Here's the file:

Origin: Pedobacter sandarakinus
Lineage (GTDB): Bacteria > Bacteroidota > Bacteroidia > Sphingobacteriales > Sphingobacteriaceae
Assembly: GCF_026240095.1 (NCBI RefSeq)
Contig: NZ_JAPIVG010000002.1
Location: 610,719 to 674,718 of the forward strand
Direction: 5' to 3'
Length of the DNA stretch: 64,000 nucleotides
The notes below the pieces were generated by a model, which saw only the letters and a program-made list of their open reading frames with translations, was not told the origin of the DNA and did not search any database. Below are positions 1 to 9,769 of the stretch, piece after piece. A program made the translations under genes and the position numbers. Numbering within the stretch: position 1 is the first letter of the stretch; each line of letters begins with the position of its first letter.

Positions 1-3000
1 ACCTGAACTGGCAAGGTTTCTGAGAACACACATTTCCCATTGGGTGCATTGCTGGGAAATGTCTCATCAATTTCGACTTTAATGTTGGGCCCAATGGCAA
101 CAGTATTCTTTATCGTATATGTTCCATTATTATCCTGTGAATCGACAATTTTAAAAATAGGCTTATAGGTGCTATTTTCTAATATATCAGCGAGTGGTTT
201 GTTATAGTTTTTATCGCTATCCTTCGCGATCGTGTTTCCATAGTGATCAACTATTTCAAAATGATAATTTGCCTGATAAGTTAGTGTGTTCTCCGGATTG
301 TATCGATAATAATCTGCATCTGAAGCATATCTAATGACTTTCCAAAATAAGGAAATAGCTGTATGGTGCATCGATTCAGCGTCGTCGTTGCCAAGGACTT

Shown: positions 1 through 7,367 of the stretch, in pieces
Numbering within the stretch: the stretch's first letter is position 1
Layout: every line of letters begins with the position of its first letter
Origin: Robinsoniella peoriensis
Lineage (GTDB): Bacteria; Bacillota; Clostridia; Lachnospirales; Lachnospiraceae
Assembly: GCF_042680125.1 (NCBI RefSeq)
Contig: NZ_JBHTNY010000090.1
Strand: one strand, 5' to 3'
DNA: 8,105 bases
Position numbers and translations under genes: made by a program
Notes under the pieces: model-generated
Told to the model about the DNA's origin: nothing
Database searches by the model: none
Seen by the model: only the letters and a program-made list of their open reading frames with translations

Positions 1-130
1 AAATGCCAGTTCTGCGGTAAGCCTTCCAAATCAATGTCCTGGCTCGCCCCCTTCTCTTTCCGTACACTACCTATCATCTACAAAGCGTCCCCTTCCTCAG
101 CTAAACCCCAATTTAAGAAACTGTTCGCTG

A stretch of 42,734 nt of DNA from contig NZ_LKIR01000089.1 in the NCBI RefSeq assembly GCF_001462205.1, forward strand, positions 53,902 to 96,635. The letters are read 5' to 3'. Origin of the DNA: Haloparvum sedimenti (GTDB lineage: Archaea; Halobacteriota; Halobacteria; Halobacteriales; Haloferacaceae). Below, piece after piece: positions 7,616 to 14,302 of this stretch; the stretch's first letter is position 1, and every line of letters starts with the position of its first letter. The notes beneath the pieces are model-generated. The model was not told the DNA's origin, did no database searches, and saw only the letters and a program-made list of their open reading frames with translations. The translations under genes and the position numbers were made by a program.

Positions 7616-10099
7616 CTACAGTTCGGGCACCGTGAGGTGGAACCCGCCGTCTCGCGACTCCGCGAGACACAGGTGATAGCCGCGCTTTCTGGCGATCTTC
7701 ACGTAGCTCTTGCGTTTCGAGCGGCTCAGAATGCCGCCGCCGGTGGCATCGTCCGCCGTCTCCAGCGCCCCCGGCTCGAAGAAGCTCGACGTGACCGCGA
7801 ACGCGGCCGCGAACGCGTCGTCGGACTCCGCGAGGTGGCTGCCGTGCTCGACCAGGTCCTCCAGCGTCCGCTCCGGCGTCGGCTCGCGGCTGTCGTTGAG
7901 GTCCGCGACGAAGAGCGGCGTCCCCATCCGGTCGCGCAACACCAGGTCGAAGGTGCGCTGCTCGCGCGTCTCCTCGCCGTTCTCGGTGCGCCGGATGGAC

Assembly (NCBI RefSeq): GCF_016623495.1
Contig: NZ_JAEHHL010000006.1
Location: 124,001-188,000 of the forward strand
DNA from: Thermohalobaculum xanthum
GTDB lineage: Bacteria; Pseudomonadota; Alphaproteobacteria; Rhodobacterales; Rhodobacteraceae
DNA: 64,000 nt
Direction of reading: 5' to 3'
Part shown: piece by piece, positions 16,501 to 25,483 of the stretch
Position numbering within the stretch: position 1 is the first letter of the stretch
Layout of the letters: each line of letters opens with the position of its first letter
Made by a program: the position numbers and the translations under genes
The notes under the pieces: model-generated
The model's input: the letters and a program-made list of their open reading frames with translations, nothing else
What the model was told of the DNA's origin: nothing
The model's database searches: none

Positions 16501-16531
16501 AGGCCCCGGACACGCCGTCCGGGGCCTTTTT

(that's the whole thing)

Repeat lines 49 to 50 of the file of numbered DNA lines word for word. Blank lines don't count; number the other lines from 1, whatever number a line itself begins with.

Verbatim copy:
The model's input: the letters and a program-made list of their open reading frames with translations, nothing else
What the model was told of the DNA's origin: nothing